Anna Gunn and Billy Magnussen in Sex With Strangers.
Photo: Joan Marcus
If you were trying to devise a light comedy for overheated August audiences (and theaters closing out their subscription seasons) you might do worse than a two-hander with a clickbait title and a chilly setting. Perhaps you’d have the curtain rise on an inn in Michigan as a March snowstorm casts cool blue light on a woman drinking a big glass of red wine while ice drips loudly off the eaves outside. Anyway, that’s what Laura Eason has done in Sex With Strangers, at Second Stage, making it seem, but only for the first few minutes, like part of the New York theater world’s late-summer ritual of dumping inventory too insubstantial for the rest of the year. For there is sexy Olivia, curled up in her stretchy separates, proofing the manuscript of her novel, for god’s sake. Is this a play or a travel ad at the back of The New York Review of Books?
As it turns out, it’s a play, and a good one, cleverly flying just under the radar of “importance.” Which is also what the fortyish Olivia (Breaking Bad’s Anna Gunn) is doing. After her first novel was “misunderstood” — i.e., mostly ignored — when it was published 15 years earlier, she gradually withdrew into the less ambitious life of a teacher, writing only as a “hobbyist,” stringing words together for her pleasure alone. Into that self-imposed literary cloister, a bit too obviously, bursts the requisite bad boy, banging at the inn’s door and several other points of entry. Though only eleven years Olivia’s junior, Ethan Kane appears to be from a different universe entirely, one in which smartphones and iPads are permanent appendages and sex requires no more deep thought or delicacy than a game of Angry Birds. Needless to say, Ethan (Billy Magnussen) is a Major Hunk; if books no longer have a physical form, this best-selling brah sure does.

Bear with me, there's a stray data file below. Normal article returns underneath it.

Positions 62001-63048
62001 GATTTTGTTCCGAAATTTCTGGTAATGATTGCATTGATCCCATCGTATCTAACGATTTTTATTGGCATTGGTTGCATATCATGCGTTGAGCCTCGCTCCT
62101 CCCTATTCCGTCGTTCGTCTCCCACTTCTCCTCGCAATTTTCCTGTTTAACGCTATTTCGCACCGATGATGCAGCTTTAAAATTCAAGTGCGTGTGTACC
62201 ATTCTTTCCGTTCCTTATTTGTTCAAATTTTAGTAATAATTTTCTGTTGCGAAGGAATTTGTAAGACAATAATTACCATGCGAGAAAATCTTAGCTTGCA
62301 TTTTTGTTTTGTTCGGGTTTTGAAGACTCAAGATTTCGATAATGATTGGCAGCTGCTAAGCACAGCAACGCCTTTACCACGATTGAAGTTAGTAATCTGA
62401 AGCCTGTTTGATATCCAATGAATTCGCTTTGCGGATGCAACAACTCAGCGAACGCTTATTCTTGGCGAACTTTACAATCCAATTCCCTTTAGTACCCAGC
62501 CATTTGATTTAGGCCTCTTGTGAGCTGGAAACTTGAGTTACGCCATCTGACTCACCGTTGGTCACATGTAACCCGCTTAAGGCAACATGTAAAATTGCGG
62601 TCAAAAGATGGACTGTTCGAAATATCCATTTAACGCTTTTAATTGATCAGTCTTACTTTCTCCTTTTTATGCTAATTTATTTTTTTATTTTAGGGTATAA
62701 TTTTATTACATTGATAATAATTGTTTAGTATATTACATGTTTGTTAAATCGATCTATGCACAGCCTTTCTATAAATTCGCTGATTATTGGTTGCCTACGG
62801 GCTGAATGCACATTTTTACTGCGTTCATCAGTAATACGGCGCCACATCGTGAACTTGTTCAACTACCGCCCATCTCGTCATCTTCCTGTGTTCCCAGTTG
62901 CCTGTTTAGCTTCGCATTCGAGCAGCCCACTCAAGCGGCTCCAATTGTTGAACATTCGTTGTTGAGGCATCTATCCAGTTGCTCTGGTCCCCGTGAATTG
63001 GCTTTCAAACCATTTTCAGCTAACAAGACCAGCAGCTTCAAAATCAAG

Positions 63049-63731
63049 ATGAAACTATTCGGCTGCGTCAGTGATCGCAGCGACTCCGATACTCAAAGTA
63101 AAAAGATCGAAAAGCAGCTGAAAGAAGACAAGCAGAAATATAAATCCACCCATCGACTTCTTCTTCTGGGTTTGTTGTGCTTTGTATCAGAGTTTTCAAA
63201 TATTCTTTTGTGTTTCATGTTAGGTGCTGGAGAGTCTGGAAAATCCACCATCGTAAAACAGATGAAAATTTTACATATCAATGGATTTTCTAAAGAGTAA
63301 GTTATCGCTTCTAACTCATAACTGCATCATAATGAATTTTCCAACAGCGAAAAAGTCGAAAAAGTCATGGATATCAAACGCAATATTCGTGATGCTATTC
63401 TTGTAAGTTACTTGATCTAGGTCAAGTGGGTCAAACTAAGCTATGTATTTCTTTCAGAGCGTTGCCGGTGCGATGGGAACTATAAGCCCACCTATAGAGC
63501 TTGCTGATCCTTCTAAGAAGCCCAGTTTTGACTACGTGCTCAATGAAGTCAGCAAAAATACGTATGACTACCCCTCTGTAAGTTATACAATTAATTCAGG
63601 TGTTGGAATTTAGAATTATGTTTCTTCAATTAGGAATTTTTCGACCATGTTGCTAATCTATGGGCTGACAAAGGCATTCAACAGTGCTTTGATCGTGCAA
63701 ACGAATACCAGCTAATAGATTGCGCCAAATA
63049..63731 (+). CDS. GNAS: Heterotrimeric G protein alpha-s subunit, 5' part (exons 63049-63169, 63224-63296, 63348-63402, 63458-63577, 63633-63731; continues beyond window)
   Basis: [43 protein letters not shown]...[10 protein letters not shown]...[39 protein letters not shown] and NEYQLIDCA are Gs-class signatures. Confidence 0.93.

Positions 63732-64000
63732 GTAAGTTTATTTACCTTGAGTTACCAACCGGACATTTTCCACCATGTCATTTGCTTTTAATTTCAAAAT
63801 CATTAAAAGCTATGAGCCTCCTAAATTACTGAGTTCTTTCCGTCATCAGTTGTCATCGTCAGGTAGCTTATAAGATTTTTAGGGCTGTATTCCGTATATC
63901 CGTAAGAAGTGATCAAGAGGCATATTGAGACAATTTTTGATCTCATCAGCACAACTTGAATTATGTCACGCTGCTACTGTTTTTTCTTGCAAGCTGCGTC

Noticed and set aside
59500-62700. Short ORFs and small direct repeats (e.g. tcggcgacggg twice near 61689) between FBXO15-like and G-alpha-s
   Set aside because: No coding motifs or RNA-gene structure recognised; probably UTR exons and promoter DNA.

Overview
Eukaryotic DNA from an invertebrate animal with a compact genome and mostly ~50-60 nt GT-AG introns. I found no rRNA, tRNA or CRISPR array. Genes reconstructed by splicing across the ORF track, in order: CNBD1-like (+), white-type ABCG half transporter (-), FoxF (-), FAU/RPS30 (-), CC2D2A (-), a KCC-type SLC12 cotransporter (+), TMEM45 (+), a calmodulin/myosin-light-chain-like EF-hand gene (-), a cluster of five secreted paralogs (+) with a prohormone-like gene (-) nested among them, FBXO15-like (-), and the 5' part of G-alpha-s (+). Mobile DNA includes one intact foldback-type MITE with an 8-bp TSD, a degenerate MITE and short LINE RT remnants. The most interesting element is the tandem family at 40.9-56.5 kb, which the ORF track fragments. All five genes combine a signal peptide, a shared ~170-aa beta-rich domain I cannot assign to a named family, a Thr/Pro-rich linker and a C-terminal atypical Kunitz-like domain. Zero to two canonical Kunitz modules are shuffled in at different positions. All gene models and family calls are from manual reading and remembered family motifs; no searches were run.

You may detect a certain amount of sitcom in the setup — and in the direction, by David Schwimmer of Friends fame. And it’s definitely there in the way Eason’s lines hit their marks so unerringly
OLIVIA: I don’t want to subject myself to a bunch of anonymous strangers saying horrible, misspelled things about my work. I don’t know how you deal with that.
ETHAN: Well, I’m an egomaniac.
But television savvy — Eason writes for House of Cards — can no longer be hurled as an insult onstage. Indeed, Sex With Strangers has a lot more on its mind than many a downtown gut-wrencher. In its upper-middlebrow way it engages useful and current questions about the fate of publishing (the play namechecks everything from Smashwords to Jeffrey Eugenides), the limits of public transparency, and the meaning of intimacy in a hook-up culture. (Ethan’s success springs from two collections of misogynistic blog posts about women he’s slept with.) And though it doesn’t take long to perceive that the positions of the two characters, starting from opposite sides on all of these issues, will eventually cross in the middle, the actors, under Schwimmer’s sensitive direction, are convincing as people, not just platforms. Gunn has the tough job of making Olivia’s conservative (and familiar) resistance feel active; it’s an underwritten role but she’s terrific. You can feel the electricity of her awakening to Ethan’s offers of redemption: through sex, yes, but also through the internet.